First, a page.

The issue had been a bone of contention between the executive and the judiciary for more than a year.The collegium, headed by Chief Justice J S Khehar and comprising Justices Dipak Misra, J Chelameswar, Ranjan Gogoi and Madan B Lokur agreed to the contentious national security clause that the Centre had insisted upon as one of the grounds for determining the eligibility of judges for appointment to the apex court and high courtsTOI had reported in its edition on February 27 about the possibility of an understandingon the Centre’s stance that “national security” ought to be part of the criteria to determine eligibility for appointment as judges.

In another breakthrough, the apex court collegium dropped its reservation about setting up secretariats in the SC and each high court to maintain databases on judges and assist the collegiums in the SC and the high courts in selection of judgesSources said it was unanimously decided to set up secretariats in the apex court and each high court.

Vacancies in HCs to be filled soon

The dispute between the collegium and the government had held up appointments to higher judiciary despite rising vacancies.

Finalisation of the MoP, which will be sent to the Centre for approval and adoption this week, raises hopes of speedy filling up of vacancies in HCs, which are operating at below 60% of their sanctioned strength.

In many HCs, court rooms have been shut because of lack of adequate number of judges. This is hampering disposal of cases, which adds to the backlog.

“There were no other sore points except the national security clause and secretariat in the MoP that required resolution.

The members of the SC collegium held seven meetings and unanimously finalised the MoP after debating each clause and sentence of the new MoP while keeping in view the provisions of the old MoP and the constitution bench judgment of October 2015,” a source said.

The source said the collegium agreed with the Centre on the national security clause on the condition that specific reasons for application of the clause were recorded. Other sources confirmed that the issue, one of the sticking points, was resolved “in the best possible way”.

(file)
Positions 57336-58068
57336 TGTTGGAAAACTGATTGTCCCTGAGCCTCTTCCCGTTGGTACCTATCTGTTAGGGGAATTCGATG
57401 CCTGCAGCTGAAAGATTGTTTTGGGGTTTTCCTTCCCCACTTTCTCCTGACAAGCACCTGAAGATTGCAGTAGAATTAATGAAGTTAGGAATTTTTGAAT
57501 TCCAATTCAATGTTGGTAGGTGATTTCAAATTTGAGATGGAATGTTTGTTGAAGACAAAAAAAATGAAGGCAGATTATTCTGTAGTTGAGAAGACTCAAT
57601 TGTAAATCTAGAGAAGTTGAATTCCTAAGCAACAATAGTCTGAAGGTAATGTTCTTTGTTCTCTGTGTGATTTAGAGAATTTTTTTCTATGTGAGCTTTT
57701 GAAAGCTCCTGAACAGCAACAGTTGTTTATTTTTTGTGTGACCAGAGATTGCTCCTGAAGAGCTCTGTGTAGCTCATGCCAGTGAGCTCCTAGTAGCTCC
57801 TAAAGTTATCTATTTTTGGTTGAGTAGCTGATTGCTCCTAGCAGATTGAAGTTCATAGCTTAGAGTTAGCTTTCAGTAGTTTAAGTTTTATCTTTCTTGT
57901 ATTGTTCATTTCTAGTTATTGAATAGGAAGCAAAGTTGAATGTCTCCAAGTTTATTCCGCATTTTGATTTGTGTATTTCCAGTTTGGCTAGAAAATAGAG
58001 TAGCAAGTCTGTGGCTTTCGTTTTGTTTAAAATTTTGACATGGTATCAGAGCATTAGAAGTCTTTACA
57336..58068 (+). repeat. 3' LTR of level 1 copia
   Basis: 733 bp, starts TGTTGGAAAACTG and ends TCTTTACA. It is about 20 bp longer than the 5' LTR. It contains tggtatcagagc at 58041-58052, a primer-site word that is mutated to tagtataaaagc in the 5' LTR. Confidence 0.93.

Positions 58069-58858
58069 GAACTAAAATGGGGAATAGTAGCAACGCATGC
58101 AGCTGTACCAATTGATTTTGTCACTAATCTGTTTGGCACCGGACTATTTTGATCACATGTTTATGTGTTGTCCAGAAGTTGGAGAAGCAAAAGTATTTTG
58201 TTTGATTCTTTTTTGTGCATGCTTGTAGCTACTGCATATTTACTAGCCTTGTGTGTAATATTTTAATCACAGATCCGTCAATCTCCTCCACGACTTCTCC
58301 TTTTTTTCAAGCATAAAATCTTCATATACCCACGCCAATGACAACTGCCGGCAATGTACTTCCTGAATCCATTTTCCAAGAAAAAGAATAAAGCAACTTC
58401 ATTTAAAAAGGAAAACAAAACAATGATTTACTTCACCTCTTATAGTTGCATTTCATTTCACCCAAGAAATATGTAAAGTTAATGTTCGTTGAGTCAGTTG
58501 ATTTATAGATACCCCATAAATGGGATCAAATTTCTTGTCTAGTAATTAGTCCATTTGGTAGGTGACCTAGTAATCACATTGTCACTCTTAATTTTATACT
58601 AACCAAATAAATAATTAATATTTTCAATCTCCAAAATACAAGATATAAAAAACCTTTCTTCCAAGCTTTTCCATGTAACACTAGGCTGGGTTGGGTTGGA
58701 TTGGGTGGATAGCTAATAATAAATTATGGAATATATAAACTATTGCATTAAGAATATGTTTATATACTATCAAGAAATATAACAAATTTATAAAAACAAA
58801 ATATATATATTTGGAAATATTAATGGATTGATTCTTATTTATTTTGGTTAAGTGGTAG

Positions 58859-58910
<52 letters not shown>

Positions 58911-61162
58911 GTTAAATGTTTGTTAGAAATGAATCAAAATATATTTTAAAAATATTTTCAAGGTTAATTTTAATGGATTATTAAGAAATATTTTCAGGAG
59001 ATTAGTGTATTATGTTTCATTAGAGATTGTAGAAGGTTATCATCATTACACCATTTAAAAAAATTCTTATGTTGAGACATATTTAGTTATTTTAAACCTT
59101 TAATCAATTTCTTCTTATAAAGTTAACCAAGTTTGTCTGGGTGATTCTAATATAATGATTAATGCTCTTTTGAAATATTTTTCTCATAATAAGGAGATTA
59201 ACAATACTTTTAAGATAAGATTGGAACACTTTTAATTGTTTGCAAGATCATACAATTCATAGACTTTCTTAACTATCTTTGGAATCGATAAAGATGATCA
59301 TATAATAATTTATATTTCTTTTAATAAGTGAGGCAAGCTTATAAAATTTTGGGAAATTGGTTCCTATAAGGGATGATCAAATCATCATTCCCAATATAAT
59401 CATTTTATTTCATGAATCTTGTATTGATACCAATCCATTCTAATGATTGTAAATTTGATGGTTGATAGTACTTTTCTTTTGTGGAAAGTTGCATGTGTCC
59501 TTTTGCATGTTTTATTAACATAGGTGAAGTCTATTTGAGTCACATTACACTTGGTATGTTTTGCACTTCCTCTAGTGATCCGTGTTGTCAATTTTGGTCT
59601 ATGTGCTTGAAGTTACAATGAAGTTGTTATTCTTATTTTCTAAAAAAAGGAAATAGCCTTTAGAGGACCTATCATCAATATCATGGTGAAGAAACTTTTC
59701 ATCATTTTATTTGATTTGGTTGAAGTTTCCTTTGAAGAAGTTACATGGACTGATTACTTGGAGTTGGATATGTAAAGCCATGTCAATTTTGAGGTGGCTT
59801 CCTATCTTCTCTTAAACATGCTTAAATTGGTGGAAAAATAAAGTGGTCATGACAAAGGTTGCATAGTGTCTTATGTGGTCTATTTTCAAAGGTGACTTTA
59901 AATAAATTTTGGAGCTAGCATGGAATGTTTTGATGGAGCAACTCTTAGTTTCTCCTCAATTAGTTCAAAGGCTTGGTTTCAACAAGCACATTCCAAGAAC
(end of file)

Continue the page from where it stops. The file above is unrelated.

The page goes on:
A constitution bench headed by Justice Khehar in October 2015 had struck down the NJAC and in December 2015 had directed the Centre to frame a new MoP in consultation with the CJI, who was to act in accordance with the unanimous view of the members of the collegium.

For the last one year, the draft MoP was getting tossed back and forth between the Centre and the collegium with both sides refusing to budge over their stated positions on the national security clause which ostensibly gave veto power to the government to reject a name recommended by the collegium for appointment as judge.

However, things started moving after Justice Khehar took over as CJI and the composition of the collegium changed, allowing it to meet the challenges head on.

Supreme Court collegium ends 1-year impasse by finalising judicial appointment procedure

Posted on

NEW DELHI: Overcoming serious differences within itself, as well as with the Centre, the Supreme Court collegium has finalised the memorandum of procedure (MoP) for appointment of judges to constitutional courts.



The issue had been a bone of contention between the executive and the judiciary for more than a year.The collegium, headed by Chief Justice J S Khehar and comprising Justices Dipak Misra, J Chelameswar, Ranjan Gogoi and Madan B Lokur agreed to the contentious national security clause that the Centre had insisted upon as one of the grounds for determining the eligibility of judges for appointment to the apex court and high courtsTOI had reported in its edition on February 27 about the possibility of an understandingon the Centre’s stance that “national security” ought to be part of the criteria to determine eligibility for appointment as judges.

In another breakthrough, the apex court collegium dropped its reservation about setting up secretariats in the SC and each high court to maintain databases on judges and assist the collegiums in the SC and the high courts in selection of judgesSources said it was unanimously decided to set up secretariats in the apex court and each high court.

Vacancies in HCs to be filled soon

The dispute between the collegium and the government had held up appointments to higher judiciary despite rising vacancies.